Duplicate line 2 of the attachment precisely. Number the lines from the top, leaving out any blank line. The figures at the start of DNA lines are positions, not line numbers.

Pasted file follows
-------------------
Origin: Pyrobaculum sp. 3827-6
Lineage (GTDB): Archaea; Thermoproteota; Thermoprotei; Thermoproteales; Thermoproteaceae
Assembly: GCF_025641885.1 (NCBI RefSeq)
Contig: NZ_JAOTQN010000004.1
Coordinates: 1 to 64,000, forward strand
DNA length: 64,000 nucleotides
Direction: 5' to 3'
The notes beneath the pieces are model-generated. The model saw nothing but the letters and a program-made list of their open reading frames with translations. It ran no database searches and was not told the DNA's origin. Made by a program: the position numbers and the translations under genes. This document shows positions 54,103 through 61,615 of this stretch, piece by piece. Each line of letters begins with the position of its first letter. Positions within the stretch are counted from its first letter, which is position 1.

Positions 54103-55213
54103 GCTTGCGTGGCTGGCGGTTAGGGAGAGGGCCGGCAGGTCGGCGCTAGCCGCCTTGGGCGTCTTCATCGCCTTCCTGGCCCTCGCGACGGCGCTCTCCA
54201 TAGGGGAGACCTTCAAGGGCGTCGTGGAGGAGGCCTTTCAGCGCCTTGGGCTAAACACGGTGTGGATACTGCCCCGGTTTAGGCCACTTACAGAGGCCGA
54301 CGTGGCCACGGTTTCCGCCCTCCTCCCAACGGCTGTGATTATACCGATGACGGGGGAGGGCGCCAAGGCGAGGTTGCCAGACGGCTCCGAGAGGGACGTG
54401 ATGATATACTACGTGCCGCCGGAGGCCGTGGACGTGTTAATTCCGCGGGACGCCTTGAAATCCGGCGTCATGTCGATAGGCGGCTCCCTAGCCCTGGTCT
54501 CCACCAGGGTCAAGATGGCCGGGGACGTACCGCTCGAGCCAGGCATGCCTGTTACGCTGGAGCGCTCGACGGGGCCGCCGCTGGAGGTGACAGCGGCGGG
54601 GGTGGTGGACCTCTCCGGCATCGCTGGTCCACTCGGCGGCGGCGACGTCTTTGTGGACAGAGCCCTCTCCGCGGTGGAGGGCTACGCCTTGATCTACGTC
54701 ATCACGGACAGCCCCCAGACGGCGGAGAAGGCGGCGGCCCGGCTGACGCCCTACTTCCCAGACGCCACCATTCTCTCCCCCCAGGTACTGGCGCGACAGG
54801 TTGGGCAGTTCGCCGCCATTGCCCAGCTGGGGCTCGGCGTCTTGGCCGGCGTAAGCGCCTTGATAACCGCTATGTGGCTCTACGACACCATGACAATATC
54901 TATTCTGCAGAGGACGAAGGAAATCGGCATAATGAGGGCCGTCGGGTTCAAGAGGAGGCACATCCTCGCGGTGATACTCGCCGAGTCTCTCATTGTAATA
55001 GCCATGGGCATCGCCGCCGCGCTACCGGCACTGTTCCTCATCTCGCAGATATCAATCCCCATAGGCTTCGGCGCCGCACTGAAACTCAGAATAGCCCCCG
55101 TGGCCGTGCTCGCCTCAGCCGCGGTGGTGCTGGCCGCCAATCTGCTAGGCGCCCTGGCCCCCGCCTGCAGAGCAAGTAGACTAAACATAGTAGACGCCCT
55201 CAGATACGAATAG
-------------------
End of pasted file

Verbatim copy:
Lineage (GTDB): Archaea; Thermoproteota; Thermoprotei; Thermoproteales; Thermoproteaceae